Most preppers start out by building a stockpile of food and other supplies to use in case of emergency. That makes sense, as without the right supplies it’s hard to make it through any crisis situation. Of course, that raises the question of what to stockpile. While that may seem like an easy question to answer, it’s really not. Several books have been written about the subject, none of which offer exactly the same advice.
Having a healthy pantry doesnt mean that you have to skip all things sweet and tasty. A spoonful of sugar doesnt just help the medicine go down. It can add a sense of normalcy and a little touch of luxury in a bad situation. Can you imagine celebrating a special occasion without dessert? Sugar can be used to activate the yeast in breadmaking, and in home preservation and jam-making.
Its important to be particular about the source of your sugar, however. The white sugar that you get at most grocery stores is highly processed and any mineral content is lost in order to make the fine uniform crystals that we are all so familiar with. But it isnt only nutritionally deficient. Table sugar comes from either sugar cane or sugar beets. An alarming 95% of the sugar beets grown in North America have been genetically modified to allow them to withstand …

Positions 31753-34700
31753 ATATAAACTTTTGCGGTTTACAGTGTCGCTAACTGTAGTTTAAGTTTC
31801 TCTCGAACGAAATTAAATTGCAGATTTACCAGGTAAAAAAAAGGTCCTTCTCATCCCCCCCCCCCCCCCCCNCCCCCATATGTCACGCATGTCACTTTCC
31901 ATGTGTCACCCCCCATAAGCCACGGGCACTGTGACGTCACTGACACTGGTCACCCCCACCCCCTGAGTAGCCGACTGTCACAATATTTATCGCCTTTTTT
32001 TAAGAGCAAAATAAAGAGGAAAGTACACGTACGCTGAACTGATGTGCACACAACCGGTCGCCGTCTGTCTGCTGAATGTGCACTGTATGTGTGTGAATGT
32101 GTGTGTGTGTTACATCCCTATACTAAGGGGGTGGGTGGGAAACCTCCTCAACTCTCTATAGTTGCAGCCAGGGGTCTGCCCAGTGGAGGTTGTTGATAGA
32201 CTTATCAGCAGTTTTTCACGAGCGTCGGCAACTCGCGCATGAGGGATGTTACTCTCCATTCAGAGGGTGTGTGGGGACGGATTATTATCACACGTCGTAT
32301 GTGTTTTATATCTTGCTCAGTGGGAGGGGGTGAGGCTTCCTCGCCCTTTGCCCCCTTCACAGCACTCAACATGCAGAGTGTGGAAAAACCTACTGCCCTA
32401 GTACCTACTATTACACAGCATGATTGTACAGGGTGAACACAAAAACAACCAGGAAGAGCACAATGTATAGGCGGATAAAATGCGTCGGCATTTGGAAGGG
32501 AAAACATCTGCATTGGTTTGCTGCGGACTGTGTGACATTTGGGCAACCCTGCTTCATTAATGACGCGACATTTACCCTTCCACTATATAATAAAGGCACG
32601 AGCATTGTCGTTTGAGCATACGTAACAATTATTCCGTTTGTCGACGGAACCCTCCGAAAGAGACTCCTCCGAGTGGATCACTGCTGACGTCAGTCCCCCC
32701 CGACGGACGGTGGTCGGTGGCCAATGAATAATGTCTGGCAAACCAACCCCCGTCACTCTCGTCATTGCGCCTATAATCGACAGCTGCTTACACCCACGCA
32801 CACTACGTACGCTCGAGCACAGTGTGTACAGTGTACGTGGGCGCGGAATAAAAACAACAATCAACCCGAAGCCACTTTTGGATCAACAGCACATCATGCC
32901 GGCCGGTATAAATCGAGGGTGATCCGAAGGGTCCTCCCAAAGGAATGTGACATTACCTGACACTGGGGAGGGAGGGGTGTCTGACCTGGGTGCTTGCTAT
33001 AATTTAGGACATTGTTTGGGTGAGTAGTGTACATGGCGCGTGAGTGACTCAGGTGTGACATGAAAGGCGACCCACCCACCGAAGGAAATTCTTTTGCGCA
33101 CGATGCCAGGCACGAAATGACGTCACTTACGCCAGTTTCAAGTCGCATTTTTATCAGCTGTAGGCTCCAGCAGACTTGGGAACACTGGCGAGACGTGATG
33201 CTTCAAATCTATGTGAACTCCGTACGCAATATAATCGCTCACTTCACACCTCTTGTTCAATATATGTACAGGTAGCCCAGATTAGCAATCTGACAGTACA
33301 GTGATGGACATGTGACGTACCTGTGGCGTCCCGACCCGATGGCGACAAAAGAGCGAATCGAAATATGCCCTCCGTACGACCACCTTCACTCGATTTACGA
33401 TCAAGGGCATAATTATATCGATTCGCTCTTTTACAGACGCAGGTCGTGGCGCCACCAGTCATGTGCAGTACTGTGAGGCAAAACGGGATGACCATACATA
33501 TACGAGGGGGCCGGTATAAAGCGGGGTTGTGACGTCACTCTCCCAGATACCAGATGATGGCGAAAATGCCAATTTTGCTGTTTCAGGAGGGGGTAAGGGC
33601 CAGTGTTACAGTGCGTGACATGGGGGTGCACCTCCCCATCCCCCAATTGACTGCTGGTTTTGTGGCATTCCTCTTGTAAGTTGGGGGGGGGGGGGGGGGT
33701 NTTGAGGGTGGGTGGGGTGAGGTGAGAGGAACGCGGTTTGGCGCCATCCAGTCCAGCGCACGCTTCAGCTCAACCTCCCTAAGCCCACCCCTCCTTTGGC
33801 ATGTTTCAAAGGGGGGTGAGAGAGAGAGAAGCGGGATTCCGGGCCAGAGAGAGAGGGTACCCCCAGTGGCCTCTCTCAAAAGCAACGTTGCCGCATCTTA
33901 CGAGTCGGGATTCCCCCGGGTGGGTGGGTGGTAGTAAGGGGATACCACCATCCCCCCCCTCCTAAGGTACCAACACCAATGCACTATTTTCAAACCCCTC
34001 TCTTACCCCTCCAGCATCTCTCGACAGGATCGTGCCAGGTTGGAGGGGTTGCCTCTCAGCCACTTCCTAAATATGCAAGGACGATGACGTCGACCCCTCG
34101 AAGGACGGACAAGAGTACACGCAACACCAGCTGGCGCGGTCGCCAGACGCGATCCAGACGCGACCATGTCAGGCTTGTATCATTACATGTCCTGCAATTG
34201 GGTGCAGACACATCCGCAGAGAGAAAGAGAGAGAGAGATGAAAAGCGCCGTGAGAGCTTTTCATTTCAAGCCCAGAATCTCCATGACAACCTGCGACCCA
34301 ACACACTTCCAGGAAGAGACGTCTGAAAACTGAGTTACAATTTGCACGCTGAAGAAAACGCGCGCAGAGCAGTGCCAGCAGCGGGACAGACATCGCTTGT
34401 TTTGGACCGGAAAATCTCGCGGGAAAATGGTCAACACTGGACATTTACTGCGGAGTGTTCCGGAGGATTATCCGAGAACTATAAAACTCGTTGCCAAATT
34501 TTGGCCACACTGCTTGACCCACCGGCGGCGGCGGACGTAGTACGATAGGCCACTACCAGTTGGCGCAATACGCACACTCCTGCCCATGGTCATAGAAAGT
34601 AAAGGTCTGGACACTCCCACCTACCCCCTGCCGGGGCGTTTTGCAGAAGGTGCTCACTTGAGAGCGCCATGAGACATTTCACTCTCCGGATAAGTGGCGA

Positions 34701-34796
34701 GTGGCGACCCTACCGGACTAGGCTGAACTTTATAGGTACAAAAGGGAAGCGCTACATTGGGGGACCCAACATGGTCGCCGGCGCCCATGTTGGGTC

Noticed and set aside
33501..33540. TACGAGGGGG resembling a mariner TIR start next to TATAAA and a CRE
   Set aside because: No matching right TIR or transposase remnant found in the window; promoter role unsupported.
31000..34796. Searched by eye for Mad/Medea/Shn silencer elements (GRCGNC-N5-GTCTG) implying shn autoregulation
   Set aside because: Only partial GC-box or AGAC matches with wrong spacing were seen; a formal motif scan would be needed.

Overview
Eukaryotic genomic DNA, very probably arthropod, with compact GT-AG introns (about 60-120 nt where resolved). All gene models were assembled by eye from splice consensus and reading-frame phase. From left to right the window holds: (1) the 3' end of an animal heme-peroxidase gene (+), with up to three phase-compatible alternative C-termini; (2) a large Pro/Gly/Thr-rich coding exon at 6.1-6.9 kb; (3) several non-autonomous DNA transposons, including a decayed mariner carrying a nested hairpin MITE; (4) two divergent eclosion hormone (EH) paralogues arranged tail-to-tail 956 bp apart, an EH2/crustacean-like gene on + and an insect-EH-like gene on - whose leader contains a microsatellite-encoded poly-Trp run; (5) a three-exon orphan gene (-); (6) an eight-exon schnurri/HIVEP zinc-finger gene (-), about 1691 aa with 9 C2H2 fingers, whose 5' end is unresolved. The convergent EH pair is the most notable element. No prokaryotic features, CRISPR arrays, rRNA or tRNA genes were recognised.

One system that works out very well for determining how much to buy is to develop a two-week menu for your family. With that in hand, you can easily total up how much of each type of food you’ll need to prepare everything for two weeks. Multiplying that out will give you an idea of how much food you need to last your family for any period of time.
Whatever you do, don’t try to run out and buy a year’s worth of food in one week. Take your time. Start by building a two-week stockpile; then increase it to a month. Keep adding, a month at a time, until you reach the point that you feel you need. Keep your eye open for sales as well, as that will provide you with needed opportunities to save money.
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